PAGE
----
NASA and Boeing are targeting February for the first Starliner spacecraft launch with two astronauts to the International Space Station, which will become the second commercial available ride for NASA astronauts to the orbiting laboratory.
Boeing completed Orbital Flight Test-2 (OFT-2) without a crew in May, launching the CST-100 Starliner on the United Launch Alliance Atlas V from Cape Canaveral. The spacecraft autonomously docked at the space station and then returned to Earth about a week later, landing in New Mexico.
This was the second time in orbit for the vehicle designed to fly NASA astronauts to and from the ISS, but the first visit to the space station. A 2019 attempt to complete the OFT ended without docking at the ISS because of a computer glitch.
Since Starliner's return, NASA and Boeing teams have reviewed all the Starliner systems' data, including checking through all 252 flight test objectives.
"Based on that analysis, we're even more pleased with how the flight performed. And we're very much looking forward to flying crew on CFT next," Boeing Starliner Program Manager Mark Nappi said.
After reviewing some in-flight anomalies, Boeing engineers determined four major areas needing some changes ahead of the CFT.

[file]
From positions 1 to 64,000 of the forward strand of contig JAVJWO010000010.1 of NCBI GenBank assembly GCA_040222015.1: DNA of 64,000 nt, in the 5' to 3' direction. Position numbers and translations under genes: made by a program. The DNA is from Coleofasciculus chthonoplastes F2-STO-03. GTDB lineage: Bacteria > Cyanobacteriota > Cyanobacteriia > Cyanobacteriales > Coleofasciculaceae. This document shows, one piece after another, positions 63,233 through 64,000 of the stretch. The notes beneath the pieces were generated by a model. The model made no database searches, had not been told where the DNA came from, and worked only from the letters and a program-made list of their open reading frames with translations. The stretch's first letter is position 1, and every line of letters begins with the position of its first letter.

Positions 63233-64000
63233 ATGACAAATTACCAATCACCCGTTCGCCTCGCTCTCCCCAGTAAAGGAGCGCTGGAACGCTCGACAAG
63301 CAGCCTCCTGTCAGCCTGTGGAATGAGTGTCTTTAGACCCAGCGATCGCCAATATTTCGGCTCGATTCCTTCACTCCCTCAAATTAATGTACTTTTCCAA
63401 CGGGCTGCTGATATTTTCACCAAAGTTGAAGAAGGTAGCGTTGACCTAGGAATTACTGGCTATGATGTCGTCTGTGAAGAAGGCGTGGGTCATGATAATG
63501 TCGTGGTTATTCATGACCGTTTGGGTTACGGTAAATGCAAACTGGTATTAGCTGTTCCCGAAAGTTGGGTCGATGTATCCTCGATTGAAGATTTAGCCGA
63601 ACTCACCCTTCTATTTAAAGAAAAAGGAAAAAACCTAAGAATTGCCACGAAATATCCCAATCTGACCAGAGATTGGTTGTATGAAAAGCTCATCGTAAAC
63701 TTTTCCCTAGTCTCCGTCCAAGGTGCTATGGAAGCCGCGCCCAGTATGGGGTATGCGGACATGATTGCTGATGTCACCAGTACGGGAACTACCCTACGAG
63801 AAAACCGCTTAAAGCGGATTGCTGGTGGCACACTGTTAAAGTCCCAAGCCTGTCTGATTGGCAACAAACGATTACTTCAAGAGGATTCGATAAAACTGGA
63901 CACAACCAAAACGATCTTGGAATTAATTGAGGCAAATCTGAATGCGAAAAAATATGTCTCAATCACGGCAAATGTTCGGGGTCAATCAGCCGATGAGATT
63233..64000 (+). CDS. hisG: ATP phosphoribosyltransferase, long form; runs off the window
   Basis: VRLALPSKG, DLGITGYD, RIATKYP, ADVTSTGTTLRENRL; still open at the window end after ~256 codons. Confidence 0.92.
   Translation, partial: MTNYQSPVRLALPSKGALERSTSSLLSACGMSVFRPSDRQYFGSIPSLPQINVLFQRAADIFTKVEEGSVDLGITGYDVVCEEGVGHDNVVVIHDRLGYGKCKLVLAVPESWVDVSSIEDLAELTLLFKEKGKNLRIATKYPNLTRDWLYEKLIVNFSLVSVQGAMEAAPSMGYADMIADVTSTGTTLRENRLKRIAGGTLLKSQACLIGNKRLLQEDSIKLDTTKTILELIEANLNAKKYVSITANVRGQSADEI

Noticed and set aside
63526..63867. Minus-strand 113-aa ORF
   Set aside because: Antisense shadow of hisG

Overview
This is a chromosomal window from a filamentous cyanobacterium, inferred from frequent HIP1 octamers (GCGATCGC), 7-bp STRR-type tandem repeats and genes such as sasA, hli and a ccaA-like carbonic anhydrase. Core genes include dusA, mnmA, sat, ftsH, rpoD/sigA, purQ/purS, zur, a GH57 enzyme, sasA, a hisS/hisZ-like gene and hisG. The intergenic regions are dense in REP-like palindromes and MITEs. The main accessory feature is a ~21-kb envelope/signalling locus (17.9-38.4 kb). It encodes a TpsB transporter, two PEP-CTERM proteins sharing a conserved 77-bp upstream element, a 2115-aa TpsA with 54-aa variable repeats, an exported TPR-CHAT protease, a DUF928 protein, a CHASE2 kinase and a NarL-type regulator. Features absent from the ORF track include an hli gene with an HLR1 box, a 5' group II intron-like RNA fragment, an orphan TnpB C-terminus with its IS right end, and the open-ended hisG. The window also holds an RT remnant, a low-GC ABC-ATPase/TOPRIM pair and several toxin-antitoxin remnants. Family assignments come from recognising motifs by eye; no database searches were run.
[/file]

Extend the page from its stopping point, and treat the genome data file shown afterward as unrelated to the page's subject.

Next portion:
Those items include some work on the thrusters used for orbital insertion and the service and crew modules. Nappi described some "tweaks" that can remedy delayed sensor responses and said Boeing teams could do all the work before CFT.
The OFT-2 tested the Vesta docking system for the first time, and Starliner had some delays pulling into the ISS to park. It missed the first docking window but made it on the second attempt.
"The vesta system performed very well, but we found that it was collecting quite a bit of data and was really more data that can be managed," Nappi said. "We've altered our flight software to accommodate this increase in data."
Nappi said those fixes are factored into the estimated February launch window.
When Boeing's CFT does happen, NASA astronauts Suni Williams and Butch Wilmore will make up the crew on the test flight to the ISS. Williams named the Starliner capsule Calypso after it returned from the first orbital test flight in 2019.
Williams and Wilmore will spend about eight days in space testing the Starliner's systems and conducting research on the ISS with their fellow astronauts.
Boeing developed the CST-100 Starliner spacecraft as part of NASA's Commercial Crew Program. SpaceX's Crew Dragon has successfully launched four long-duration astronaut missions to the ISS for NASA as part of the program and is planning a fifth in October.
With a successful astronaut launch from Boeing, NASA will have two American-made spacecraft to shuttle its astronauts to and from the International Space Station.